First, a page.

In addition to Sundays, each of the following is a holy day of obligation in the Unites States:
January 1, the Solemnity
of Mary, Mother of God
Whenever January 1, the Solemnity of Mary, Mother of God, or August 15, the Solemnity of the Assumption, or November 1, the Solemnity of All Saints, falls on a Saturday or on a Monday, the requirement to attend Mass is abrogated.
The following is excerpted from an article at americancatholic.org
Q: How can the U.S. bishops say that we have no duty to attend Mass on a holy day of obligation if it falls on a Monday or a Saturday? The precepts of the Church specify which feasts are holy days, regardless of where they fall in the weekly calendar. We must attend Mass not only on Sunday but also on these holy days. How can the observance of Jesus’ Ascension be transferred to a Sunday?
A: The 1983 Code of Canon Law for the Latin rite specifies 10 holy days of obligation: January 1, Epiphany, St. Joseph, Ascension, Corpus Christi, Sts. Peter and Paul, Assumption, All Saints, Immaculate Conception and Christmas.
That same Code allows Episcopal conferences, with prior approval of the Holy See, to suppress certain holy days of obligation or transfer them to a Sunday (Canon #1246:2).
The Holy See requires that in each country Christmas and one feast of Mary be observed on the actual date as holy days of obligation. The U.S. bishops have designated the Immaculate Conception, our patronal feast on December 8, as our Marian feast.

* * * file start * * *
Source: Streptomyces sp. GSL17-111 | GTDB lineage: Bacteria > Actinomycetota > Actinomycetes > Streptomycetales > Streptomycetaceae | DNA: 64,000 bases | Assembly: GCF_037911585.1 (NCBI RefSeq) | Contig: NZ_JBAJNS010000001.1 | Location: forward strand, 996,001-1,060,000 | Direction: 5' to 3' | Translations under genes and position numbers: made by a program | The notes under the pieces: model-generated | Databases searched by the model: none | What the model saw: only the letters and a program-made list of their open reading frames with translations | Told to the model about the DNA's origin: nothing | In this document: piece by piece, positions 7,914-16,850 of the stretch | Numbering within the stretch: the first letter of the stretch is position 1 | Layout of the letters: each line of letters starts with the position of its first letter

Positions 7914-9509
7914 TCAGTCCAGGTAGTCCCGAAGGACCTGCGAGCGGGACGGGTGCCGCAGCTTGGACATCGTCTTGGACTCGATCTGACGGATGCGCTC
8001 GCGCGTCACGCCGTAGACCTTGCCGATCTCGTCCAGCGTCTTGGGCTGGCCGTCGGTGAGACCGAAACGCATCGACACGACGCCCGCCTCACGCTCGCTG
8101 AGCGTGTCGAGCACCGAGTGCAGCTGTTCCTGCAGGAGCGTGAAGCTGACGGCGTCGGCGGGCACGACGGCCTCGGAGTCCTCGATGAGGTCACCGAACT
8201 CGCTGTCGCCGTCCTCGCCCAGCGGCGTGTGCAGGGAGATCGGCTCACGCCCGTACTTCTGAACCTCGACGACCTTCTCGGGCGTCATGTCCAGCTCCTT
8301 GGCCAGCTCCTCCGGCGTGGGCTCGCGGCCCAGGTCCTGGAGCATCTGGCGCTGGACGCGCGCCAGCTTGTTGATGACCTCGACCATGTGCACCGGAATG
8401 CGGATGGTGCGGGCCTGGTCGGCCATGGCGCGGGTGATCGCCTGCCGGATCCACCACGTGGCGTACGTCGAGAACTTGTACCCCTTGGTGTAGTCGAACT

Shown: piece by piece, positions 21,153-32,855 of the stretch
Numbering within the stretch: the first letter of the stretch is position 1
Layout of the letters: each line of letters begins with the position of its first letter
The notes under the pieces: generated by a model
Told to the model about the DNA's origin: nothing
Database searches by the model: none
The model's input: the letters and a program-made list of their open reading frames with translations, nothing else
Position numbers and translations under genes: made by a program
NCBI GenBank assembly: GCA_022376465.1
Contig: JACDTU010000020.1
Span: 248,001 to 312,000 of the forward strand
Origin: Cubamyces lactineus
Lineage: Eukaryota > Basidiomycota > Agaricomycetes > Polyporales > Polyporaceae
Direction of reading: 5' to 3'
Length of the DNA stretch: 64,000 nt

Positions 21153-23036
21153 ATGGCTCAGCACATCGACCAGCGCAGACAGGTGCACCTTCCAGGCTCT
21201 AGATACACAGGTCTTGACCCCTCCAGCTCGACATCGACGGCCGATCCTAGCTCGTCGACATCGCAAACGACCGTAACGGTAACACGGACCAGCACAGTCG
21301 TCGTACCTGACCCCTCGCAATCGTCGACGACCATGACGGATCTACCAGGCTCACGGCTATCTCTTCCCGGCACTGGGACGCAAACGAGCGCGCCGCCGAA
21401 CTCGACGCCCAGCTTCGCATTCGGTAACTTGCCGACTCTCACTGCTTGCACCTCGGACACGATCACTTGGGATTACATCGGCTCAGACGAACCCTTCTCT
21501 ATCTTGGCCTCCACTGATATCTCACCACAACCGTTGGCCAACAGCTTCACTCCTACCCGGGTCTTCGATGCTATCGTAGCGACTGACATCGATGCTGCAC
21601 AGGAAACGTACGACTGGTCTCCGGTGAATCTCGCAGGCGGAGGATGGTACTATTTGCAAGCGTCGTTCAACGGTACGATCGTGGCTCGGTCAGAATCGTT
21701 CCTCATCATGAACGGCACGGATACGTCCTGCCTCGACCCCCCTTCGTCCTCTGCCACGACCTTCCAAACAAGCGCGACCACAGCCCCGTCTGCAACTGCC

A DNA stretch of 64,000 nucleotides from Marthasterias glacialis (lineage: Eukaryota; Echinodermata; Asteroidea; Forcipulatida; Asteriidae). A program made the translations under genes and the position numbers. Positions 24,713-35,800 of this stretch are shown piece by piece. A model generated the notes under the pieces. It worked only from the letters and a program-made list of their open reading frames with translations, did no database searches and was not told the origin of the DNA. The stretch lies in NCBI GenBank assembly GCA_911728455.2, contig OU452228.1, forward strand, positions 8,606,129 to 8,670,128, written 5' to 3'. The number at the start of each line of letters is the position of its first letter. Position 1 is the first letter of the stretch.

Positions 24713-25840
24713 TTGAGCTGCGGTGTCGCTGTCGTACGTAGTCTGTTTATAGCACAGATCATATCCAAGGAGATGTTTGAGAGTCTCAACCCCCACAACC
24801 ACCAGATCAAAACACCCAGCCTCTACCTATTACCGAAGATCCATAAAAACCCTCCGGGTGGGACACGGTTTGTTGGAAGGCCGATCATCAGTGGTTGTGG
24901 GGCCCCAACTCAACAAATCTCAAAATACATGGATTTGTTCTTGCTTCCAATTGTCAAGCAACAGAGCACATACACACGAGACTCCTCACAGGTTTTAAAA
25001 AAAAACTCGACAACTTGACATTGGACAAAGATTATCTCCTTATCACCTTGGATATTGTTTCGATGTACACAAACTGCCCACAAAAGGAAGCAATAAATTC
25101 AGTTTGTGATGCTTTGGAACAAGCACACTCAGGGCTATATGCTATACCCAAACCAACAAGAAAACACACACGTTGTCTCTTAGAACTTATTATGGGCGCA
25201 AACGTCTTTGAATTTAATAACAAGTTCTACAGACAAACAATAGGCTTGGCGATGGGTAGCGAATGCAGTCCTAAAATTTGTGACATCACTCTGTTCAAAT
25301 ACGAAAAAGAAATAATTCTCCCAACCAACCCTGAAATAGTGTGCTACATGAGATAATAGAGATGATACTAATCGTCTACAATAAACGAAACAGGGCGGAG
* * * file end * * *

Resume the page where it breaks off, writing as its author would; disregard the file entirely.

If it or Christmas falls on a Saturday or a Monday, they are always holy days of obligation in the United States. If January 1, Assumption or All Saints falls on Saturday or Monday, they are not holy days of obligation that year.
On November 16, 1998, the U.S. National Conference of Catholic Bishops approved a resolution that a majority vote of diocesan bishops in each ecclesiastical province would determine if the feast of Ascension is transferred to the following Sunday.
That decision was confirmed by the Holy See. There are 31 Latin-rite ecclesiastical provinces in the United States.
In recent years in the United States, the feasts of Epiphany and Corpus Christi have been transferred to Sunday. The feasts of St. Joseph and Sts. Peter and Paul have not been holy days in the United States for many years.
The precepts of
the Church are interpreted by the Church’s
legitimate authority—in this case, by the Holy See
and the bishops’ conferences.